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C. O. Stillman - (1937-1942)
See also : SANK STERN FIRST
See also : Drawing "C.O. Stillman"
The "C.O. Stillman" sunk by enemy action, after nearly three years of war service.
"C.O. Stillman" was the largest oil tanker in the world and carried nearly seven million gallons of oil.
Torpedoed in the Caribbean Sea on February 28, 1945.
Tanker was named after ;
James Stillman (1850-1918)
James Stillman was a banker and financier who formed partnerships with many industrialists, most notably William Rockefeller
of Standard Oil. The financial institution he left at his death was the foremost commercial bank in the country.
Imperial Oil Company merchant ship "C.O. Stillman" with smaller ship "Imperial" in the foreground.
Additional Info by Starke & Schell Registers :
C.O. STILLMAN - 1928 BR 2M (aft) (10)
16,436 GRT for International Petroleum Co., Ltd., London 565.7 x 75.6
Tanker built by Bremer Vulkan, Vegesack (2) #646 160498
1937 - Panama Transport Co., Panama PA
Torp. and sunk by U 68, 6 June 1942, in 17.33N - 67.55W, voyage Aruba - New York.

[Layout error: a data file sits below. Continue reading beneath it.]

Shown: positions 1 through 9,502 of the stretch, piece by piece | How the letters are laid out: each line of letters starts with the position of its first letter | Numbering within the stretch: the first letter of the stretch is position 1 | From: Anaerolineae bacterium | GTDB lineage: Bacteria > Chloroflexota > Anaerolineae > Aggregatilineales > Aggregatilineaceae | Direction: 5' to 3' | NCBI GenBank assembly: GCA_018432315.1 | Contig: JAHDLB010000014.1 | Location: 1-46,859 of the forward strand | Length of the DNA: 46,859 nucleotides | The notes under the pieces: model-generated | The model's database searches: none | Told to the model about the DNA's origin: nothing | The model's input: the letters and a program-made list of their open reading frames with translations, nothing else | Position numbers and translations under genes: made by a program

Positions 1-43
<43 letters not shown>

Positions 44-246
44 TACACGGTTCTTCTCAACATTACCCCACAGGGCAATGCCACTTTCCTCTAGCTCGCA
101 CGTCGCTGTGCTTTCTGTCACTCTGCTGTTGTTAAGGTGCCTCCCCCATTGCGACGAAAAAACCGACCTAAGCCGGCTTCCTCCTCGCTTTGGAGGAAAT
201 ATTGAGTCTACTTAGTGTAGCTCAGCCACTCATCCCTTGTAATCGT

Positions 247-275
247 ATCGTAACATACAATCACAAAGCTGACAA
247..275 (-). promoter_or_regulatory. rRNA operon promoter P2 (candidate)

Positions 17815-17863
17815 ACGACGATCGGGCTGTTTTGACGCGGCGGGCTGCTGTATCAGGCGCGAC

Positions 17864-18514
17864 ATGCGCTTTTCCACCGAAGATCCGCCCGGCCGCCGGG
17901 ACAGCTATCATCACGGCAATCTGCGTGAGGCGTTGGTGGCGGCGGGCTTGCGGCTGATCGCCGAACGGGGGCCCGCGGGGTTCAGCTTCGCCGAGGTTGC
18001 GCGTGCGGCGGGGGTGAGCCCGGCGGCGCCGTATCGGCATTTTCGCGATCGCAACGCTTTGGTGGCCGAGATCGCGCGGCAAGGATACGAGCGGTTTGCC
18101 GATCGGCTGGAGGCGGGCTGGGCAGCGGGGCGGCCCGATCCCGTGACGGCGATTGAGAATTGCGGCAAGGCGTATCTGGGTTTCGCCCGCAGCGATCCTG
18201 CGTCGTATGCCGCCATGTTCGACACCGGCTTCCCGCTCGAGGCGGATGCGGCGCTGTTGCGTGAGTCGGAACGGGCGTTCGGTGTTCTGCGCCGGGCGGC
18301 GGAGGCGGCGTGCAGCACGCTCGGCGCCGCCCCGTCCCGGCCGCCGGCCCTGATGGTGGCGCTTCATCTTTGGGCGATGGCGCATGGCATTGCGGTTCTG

Ship Report for "C.O. STILLMAN"
Topedoed and sunk 17.33 N / 67.55 W, 06.06.1942 (30*)
Additional information from Uboat.net :
Name: C.O. Stillman
Type: Motor tanker
Tonnage: 13.006 tons
Completed: 1928 - Bremer Vulkan, Vegesack
Owner: Panama Transport Co (Standard Oil Co), Panama
Date of attack: 6 Jun, 1942
Fate: Sunk by U-68 (Karl-Friedrich Merten)
Position: 17.33N, 67.55W - Grid ED 1484
- See location on a map -
Complement: 58 (3 dead and 55 survivors).
Route: Aruba - New York
Cargo: 125.812 barrels fuel oil and 39 tons dry cargo
Notes on loss:
At 03.07 hours on 6 Jun, 1942, the unescorted C.O. Stillman (Master Daniel H. Larsen) was struck by one torpedo from U-68 on the
starboard side abaft the midship house setting the after end of the house on fire. The engines were secured and the most of the 47
crewmen, eight armed guards and three workaways from other tankers aboard abandoned ship in two lifeboats and four rafts. 20
minutes later another torpedo hit the ship on the starboard side forward of the engine room, showering the deck with fuel oil and
debris. The remaining men aboard jumped overboard and swam to the rafts, while the tanker sank within two minutes 60 miles
southwest of Puerto Rico. Three crew members were lost.
Just before dark on 7 June, the 22 crewmen and three armed guards on the four rafts were picked up by the US Coast Guard patrol
boat #83310 after she was notified by an Army aircraft, which had spotted the rafts. On 8 June, they were landed at Ponce, Puerto
Rico and were repatriated on the American steam passenger ship Seminole. The two lifeboats drifted until the dawn on 6 June and
then set sail for the Dominican Republic. One boat with 17 survivors landed at the Bay of Yuma and the other with 13 survivors at